Ghosts In The Machine
Extract from a 22nd Century Wiki:
5. Appropriation /əˌprəʊprɪˈeɪʃən/ n. The act of experiencing a deceased human’s life through their digital footprint.
The Elder paced along the corridor of the vast Life Foundation building excitedly. It was strange to feel such a strong emotion after so many years, something akin to nostalgia. They no longer cared for counting the years so it was impossible to tell how long it had been since he had last felt excited. He would almost go as far as to say he felt – happy. Even forming the word “happy” in his mind seemed alien.
The Elder looked down at his shaking hands, turned translucent from the centuries of gene therapy. History depended on the outcome of the next few days. Not just history in a rhetorical sense but the history of the human race, its very existence.
The Ginkgo had found a candidate from their ever-depleting pool only a few weeks ago and everything had moved quickly since then. The wretched woman’s mind was about to go, so she was going to sacrifice her life to change the path humanity had taken towards its own destruction. Or so they all hoped.
The Elder arrived at the auditorium. The room was filled with the last remnants of humanity. Such was its importance that every single person left alive had arrived to watch the Appropriation. The hubbub and excited chatter died down upon his entrance.
He addressed the room in English, welcoming the feeling of the archaic language on his tongue.
“Today one of the Ginkgo will Appropriate our founder, whose drive and ambition birthed our species. She set us on this path towards immortality. However, we came to realise we were wrong to pursue her philosophies. We now hope to change history and ensure the aging cure is never found. Join me in thanks to the one who has volunteered to make this happen.”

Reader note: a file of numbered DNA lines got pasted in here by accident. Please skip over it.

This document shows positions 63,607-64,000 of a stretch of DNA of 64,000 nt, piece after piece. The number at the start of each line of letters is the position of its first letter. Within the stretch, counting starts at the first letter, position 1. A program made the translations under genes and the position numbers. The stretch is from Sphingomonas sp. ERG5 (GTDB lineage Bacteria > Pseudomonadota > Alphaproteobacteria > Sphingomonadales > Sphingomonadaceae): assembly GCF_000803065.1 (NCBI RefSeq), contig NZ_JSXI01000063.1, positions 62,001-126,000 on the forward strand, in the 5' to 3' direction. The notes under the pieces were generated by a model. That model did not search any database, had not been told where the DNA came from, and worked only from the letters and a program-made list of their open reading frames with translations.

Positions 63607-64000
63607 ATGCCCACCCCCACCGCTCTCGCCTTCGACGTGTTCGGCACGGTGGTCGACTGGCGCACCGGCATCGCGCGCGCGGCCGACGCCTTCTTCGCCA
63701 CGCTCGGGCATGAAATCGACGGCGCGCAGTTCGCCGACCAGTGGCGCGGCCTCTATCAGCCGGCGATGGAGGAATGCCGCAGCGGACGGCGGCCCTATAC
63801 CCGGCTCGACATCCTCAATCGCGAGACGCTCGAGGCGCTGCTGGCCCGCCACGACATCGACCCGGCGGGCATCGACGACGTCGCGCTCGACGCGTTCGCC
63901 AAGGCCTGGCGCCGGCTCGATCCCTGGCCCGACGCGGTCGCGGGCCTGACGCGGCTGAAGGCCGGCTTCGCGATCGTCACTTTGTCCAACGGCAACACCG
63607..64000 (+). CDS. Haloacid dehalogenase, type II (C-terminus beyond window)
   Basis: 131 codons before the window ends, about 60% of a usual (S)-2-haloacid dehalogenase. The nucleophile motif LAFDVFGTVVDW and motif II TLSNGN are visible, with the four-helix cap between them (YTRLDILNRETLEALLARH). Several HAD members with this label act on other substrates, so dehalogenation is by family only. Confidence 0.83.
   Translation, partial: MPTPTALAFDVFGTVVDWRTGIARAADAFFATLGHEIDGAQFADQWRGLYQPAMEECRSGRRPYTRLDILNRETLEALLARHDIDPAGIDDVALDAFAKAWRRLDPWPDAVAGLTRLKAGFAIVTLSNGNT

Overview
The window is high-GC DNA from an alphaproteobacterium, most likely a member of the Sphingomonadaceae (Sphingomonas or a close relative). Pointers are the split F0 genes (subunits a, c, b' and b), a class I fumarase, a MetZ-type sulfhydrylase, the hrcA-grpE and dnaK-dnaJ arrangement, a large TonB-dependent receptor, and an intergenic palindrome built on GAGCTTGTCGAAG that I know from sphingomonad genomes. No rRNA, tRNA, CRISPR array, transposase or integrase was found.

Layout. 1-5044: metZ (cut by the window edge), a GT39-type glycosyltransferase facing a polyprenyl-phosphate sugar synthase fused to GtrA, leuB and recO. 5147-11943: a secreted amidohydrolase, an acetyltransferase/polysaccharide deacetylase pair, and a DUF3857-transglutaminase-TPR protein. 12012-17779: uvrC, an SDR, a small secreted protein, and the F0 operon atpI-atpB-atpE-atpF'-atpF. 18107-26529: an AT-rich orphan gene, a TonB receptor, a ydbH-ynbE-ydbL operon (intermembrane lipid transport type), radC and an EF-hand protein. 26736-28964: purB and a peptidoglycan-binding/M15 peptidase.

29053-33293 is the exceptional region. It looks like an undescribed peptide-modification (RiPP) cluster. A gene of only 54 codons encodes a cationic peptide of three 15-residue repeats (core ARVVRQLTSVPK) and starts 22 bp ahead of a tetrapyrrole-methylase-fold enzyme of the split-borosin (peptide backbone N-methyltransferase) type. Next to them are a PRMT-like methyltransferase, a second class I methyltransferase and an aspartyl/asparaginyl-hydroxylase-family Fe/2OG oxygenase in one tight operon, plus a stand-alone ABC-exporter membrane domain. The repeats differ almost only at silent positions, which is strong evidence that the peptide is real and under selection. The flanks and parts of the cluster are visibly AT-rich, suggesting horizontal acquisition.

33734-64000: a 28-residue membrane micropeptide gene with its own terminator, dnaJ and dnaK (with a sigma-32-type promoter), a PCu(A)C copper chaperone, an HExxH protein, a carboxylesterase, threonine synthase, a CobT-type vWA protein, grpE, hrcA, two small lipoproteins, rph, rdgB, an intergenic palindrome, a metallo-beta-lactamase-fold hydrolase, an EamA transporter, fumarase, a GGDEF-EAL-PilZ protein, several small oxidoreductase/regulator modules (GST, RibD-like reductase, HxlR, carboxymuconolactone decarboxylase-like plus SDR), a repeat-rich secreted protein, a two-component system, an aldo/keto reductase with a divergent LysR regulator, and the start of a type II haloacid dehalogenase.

The remnants of humanity cheered. It was a sound The Elder had never expected to hear again. It made him believe that they would find Angela so they could stop her from bringing about the destruction of the human race.
A light flickered, which was the only warning that anything was amiss. Angela surveyed the backs of the heads of the other four people in the lift. They were eclectic to say the least: a middle-aged, Asian woman; a young, attractive couple; a black woman in her late twenties or early thirties with blue hair and a nose ring. Hospitals had a way of bringing diverse groups of people together. She had private medical cover, of course, but her GP had still referred her to the Royal Berkshire for tests. She did sometimes wonder what difference the extra money made.
The lift lurched, startling her. The young redhead, one half of the couple, gasped then looked immediately embarrassed. The lift started moving again and the brief moment of anxiety passed. Angela checked her phone. She hated confined spaces, especially ones that put her out of the reach of a mobile signal.
The lift stopped at the next floor and the middle-aged woman stepped off. Angela briefly considered leaving the lift and walking the rest of the way, but dismissed it as an overreaction. Before she had the chance to take action, a young male nurse wheeled a jaundiced-looking elderly gentleman into the space vacated by the woman. Angela stepped back to allow them some room and the lift doors closed.
The lift suddenly lurched again, coming to a complete stop this time. The young woman let out a small yelp and the elderly gentleman in the wheelchair groaned. The young woman’s boyfriend laughed lightly but nervously. The lights flickered and then went off completely, to be replaced with an ominous red emergency light.
“Bloody typical. I knew we should have got off at the last floor,” the young woman said in a Yorkshire accent.
Angela might have responded in support but decided not to. The woman’s boyfriend nodded agreement.
“Does this happen a lot? Are you always rescuing people from broken lifts?” the woman with the blue hair asked the nurse.
“Not that I’m aware of,” he replied.
“You work here don’t you?” she replied, as though he might be responsible for the lifts when he wasn't completing his nursing duties.
“I’m really sorry but I’m only a temp, so I don’t actually work here very often.”
“Oh right, I didn’t realise. Well I suppose it’s not your fault anyway. Shouldn’t be happening in a hospital though – what if someone was having a heart attack?”